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How To Handle Special Actions In Ruby on Rails Controllers?

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Imagine you have a table called crops in your database, which contains a column named harvested_at. You’d like to allow a user to click a button to change the value of this button from NULL to the current time.

Pretty simple right? I’m pretty sure you can think of a few ways to do this. I’m going to focus on how you should approach this at the controller level, as I’ve never seen a consistent solution to how the controllers should be setup.

In this post I’m going to go through the approaches you might discover in the wild and explore which option is the best. I’m going to write my examples in Ruby, but this is applicable to other languages.

Approaches

RESTful actions over custom actions

For this approach we’d create a nested controller which would extend from a parent controller, thus inheriting all the setup (e.g. setting the @crop value from the id parameter) for each action type.

# app/controllers/crops/harvests_controller.rb
class Crops::HarvestsController < CropsController
  # CropsController has a before_action for setting @crop
  # for the update method which we inherit.

  # PATCH /crops/1/harvest
  def update
    @crop.touch(:harvested_at)

    redirect_to crop_path(@crop)
  end
end

I really like this approach as it keeps controllers fairly standardised. The other advantage is if we want to add any authorisation for this action, we could just add it & we’d have a high level of confidence it wouldn’t affect any other user stories.

It’s also how Basecamp & Cookpad encourage writing their controllers, so that does give this approach a nice dash of credence.

The only downside to this approach is I often can’t decide whether to use create or update. In the above example, I used update as I was updating the @crop model, however I could also technically be creating a “Crop Harvest” event so create would be more suitable.

RESTful actions over custom actions (With concerns)

This is an alternative to the above approach, instead of inheriting from CropsController, you can inherit from ApplicationController and then use a concern to share the setup logic.

# app/controllers/concerns/crop_scoped.rb
module CropScoped
  extend ActiveSupport::Concern

  included do
    before_action :set_crop
  end

  private

  def set_crop
    @crop = Crop.find(params[:crop_id])
  end
end
# app/controllers/crops/harvests_controller.rb
class Crops::HarvestsController < ApplicationController
  include CropScoped

  # PATCH /crops/1/harvest
  def update
    @crop.touch(:harvested_at)

    redirect_to crop_path(@crop)
  end
end

I saw DHH Tweet about this approach back in 2014. I’ve never worked with it in production, but I think it’s a pretty cool approach.

The only drawback to this approach is you may need to explicitly set the resource parameter in the routes & it that could be a bit messy if the parameter is reused, but I do like it.

Custom actions

This is a pretty common pattern and I’ve used it a few times in the past. Pretty much, you just add an extra method in your controller & hook it up to a route.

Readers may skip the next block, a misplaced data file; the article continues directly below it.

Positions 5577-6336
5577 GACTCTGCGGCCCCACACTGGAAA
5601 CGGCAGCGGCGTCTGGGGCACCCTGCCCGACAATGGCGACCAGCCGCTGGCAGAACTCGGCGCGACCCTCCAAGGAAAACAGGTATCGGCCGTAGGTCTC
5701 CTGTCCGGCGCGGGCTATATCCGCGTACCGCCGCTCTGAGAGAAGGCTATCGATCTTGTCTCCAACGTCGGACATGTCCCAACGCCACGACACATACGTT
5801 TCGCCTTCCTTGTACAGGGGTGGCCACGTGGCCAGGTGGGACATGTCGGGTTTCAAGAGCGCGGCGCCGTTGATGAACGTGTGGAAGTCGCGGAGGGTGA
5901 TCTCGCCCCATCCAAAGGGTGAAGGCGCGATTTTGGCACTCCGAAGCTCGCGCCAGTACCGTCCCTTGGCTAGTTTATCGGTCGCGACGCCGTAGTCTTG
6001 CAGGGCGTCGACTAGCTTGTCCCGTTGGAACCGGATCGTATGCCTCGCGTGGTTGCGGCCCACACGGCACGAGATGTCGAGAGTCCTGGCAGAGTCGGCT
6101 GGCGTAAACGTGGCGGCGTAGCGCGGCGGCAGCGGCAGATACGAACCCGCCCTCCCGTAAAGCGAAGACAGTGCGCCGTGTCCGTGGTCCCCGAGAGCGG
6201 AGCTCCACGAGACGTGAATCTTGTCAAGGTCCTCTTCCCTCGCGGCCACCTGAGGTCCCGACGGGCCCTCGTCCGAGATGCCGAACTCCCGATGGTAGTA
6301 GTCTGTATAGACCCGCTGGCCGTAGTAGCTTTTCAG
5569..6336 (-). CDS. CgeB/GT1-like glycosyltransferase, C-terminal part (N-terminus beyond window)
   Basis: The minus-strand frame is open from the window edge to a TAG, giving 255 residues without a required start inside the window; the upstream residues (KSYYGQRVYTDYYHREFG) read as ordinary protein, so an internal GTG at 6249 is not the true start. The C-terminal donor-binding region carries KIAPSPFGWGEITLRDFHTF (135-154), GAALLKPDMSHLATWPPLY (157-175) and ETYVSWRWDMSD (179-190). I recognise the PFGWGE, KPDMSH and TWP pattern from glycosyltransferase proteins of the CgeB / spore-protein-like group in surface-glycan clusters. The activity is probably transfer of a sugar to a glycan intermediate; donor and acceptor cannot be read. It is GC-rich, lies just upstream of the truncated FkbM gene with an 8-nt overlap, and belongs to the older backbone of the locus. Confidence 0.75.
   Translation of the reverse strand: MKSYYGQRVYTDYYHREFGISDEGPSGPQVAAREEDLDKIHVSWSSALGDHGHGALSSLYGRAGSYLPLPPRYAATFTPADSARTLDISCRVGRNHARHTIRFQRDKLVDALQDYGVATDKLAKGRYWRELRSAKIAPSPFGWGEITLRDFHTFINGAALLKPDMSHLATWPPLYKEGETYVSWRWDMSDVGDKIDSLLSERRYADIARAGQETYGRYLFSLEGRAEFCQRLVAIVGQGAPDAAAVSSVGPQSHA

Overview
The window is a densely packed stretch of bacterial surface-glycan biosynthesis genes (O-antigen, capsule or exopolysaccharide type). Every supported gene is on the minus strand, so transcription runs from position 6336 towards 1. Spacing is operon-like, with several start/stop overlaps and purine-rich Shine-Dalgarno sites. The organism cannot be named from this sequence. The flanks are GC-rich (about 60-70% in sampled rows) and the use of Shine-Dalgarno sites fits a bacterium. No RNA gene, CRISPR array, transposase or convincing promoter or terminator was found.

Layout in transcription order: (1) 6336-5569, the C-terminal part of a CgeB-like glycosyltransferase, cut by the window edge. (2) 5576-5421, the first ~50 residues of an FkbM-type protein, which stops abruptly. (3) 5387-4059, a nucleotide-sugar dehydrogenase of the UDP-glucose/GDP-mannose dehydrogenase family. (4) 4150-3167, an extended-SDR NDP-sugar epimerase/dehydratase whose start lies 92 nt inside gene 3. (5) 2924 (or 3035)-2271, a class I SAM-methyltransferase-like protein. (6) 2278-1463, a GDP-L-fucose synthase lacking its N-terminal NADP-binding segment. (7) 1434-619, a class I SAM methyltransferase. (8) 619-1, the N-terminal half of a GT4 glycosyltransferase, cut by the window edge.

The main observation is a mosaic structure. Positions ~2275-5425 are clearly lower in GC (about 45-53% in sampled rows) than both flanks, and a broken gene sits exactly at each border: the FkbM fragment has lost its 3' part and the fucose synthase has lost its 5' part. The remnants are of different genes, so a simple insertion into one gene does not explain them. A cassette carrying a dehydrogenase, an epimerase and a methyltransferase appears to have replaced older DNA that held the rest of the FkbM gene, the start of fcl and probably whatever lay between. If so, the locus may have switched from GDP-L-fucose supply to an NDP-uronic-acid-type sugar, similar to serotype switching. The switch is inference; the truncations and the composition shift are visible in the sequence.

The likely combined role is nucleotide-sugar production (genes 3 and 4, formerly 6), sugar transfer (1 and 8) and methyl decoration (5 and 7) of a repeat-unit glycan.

# app/controllers/crops_controller.rb
class CropsController < ApplicationController
  before_action :set_crop, only: [:edit, :update, :delete, :destroy, :harvested]

  # PATCH /crops/1/harvested
  def harvested
    @crop.touch(:harvested_at)

    redirect_to crop_path(@crop)
  end
end

It’s ok, but not great. What I’ve found is as more & more custom actions are added to your controller, the more you’ll need to jump around the file to understand what is truly going on.

The end result of using this approach is you’ll end up with lots of very long controllers, which will each behave very inconsistently in comparison to each other.

Single Resource Controllers

In this approach, all your resources will only get basic CRUD actions & nothing else, all handled by a single controller for each resource.

So to set our harvested_at field, we’d submit a form with just the one field set as a parameter, then handle it using the same method we’d use for when the user is updating other fields via a different form.

<!-- app/views/crops/show.html.erb -->
<%= button_to "Harvest Crop", crop_path(@crop), method: :patch, form: { crop: { harvested_at: Time.zone.now } } %>
# app/controllers/crops_controller.rb
class CropsController < ApplicationController
  # PATCH /crops/1
  def update
    if @crop.update(crop_params)
      redirect_to crop_path(@crop)
    else
      render :edit
    end
  end

  private

  def crop_params
    params.require(:crop).permit(:name, :description, :harvested_at)
  end
end

This is my least favourite approach, whenever I see it I usually just want to set fire to all the code. It’s unspecific, which I think will lead to fragile code.

For example, if an exception occurred within my update method, it could be a large number of actions the user was performing which got them to that code. This would make debugging the exception a much slower experience.

Furthermore, it could render the test code coverage metric unreliable. A developer may not realise our harvested_at use case doesn’t have a test around it, but we could have 100% code coverage due to another loosely related test touching that line of code. This could lead to a lack of confidence in the application test suite.

It’s also really easy for a developer to forget about adding authorisation, and a user to adjust the value of a field mischievously with this approach.

Which one is best?

I really like the “RESTful actions over custom actions” approach the most. I’m pretty confident that it leads to code which is quite easy to reason about, and write specific tests around.